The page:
Rating: 3.5 out of 5
Susi Holliday’s The Last Resort introduces us to “Anne,” a young girl who accidentally did a terrible thing. Now Amelia (her real name) works doing humanitarian aid around the world. She’s received an opportunity to experience a luxury resort with six other people, entirely free. The resort hasn’t opened yet and they say they want feedback on their facilities and activities. Why not? She joins up on a plane with the other six people, all of whom have been told that they’re there to provide a different type of feedback, and they end up on an island. They’re each given a bizarre earpiece that’s supposed to somehow customize their experience to their minds, and has access to their memories, among other things. For some reason the device won’t activate on Amelia, so she gets a less invasive wristwatch version. From then on out, being able to simply request whatever they desire and have it show up turns out to be not as great as it sounds. Soon the vacationers are fighting for their lives and unwillingly giving up their darkest secrets and greatest fears.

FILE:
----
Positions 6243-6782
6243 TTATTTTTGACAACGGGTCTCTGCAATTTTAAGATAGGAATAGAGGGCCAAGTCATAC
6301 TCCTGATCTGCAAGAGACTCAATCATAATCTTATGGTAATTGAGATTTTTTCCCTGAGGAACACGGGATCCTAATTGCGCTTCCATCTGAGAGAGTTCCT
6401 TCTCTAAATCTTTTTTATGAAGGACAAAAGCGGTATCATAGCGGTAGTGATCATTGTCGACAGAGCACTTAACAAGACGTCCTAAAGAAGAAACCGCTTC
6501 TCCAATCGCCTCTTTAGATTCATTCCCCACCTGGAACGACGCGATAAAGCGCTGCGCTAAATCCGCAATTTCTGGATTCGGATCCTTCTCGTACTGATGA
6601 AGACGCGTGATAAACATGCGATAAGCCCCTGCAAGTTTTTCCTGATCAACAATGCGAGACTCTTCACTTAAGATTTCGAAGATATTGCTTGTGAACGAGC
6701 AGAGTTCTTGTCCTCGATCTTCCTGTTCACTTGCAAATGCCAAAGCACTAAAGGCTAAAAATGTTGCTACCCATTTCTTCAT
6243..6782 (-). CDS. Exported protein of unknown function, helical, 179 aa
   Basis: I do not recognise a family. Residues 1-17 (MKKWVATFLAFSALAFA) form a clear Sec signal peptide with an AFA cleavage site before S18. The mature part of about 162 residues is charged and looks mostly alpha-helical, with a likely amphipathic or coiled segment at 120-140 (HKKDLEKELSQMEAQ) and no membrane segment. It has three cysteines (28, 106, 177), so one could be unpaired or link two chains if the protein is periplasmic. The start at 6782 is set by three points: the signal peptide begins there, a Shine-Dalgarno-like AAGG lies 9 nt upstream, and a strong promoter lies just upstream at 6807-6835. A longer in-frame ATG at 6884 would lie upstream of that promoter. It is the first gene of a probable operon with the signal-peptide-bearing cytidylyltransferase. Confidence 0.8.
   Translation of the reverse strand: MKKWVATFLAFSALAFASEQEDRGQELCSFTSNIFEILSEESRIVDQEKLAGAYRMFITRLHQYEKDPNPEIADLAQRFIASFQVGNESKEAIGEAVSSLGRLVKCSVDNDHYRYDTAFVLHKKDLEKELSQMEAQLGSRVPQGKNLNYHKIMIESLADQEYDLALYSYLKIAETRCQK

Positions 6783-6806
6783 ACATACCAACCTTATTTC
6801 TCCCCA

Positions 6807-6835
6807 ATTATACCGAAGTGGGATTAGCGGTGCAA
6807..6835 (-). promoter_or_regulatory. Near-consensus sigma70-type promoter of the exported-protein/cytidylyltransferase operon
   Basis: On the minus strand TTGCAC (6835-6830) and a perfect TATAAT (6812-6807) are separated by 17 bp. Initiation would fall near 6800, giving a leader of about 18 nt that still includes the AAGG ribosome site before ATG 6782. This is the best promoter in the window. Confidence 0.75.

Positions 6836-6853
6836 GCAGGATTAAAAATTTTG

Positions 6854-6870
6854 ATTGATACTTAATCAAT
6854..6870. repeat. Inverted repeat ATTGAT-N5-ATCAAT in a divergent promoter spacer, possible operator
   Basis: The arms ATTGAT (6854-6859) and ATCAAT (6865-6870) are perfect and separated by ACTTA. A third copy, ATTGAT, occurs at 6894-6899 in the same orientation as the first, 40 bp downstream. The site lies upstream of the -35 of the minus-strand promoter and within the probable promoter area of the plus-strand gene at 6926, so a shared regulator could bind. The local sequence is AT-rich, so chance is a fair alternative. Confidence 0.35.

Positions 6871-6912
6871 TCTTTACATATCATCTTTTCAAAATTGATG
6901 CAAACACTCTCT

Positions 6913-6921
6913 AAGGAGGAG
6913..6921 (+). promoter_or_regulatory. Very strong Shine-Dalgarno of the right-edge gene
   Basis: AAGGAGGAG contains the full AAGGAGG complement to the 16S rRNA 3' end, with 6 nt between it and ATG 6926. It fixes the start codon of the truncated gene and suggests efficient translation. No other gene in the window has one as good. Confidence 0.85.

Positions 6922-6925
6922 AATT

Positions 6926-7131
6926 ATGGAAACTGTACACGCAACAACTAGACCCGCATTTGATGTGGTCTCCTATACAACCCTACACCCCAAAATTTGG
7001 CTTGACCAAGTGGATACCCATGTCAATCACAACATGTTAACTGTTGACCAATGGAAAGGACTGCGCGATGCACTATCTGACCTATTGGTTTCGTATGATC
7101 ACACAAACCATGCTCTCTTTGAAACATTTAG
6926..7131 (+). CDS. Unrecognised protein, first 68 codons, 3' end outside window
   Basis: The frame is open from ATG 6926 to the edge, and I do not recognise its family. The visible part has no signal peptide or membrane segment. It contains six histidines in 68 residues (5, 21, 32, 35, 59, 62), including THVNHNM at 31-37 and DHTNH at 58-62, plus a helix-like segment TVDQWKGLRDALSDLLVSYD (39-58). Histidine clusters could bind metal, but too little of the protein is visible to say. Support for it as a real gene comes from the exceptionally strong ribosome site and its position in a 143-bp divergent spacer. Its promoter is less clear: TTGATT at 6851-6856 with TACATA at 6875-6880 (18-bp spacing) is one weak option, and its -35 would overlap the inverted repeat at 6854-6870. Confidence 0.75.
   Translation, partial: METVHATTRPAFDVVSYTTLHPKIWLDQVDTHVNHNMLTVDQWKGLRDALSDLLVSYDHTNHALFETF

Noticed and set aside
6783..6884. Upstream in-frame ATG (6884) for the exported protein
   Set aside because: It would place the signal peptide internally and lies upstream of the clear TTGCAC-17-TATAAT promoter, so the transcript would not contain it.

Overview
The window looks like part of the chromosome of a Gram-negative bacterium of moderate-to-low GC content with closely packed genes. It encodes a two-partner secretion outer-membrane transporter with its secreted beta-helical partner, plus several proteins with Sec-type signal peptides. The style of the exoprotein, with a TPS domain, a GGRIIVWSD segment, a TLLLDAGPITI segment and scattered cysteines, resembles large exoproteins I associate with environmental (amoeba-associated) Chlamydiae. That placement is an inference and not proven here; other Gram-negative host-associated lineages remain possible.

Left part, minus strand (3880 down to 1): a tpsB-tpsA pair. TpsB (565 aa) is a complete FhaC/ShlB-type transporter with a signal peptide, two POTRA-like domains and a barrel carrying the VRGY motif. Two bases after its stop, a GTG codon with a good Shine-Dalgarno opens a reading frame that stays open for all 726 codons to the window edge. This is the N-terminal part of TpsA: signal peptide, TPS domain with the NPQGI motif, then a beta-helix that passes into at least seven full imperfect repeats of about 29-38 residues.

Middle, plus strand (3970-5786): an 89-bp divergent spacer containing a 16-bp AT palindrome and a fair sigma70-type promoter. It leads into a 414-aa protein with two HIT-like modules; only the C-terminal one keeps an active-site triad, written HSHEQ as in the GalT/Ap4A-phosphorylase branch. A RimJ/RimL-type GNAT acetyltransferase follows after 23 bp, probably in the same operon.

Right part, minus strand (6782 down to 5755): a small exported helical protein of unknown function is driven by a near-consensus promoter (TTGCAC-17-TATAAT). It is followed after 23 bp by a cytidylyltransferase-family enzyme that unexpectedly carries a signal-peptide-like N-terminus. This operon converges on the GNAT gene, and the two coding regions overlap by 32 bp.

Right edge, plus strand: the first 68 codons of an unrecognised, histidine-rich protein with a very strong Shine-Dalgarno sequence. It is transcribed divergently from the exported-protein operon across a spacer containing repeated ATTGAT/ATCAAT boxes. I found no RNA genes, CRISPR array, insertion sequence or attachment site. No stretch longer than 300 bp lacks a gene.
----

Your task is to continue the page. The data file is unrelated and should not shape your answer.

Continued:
The group is pretty interesting. There’s a photographer, a gossip columnist, the CEO of a startup, a game designer and YouTube star, a venture capitalist, and an influencer. It’s a good lineup with some interest to it. If anything, Amelia’s the odd person out–what is a humanitarian aid worker supposed to say about a luxury vacation?
This is an interesting book. The weirdness that’s going on shows up early in the story, which is nice. (I’m not overly fond of coy books.) The point-of-view switching is nicely labeled, which I appreciate, particularly with so many characters. The last part of the book, that brings everything together, is by far the best part of the book. The stuff in-between isn’t terribly gripping.
Content note for sex.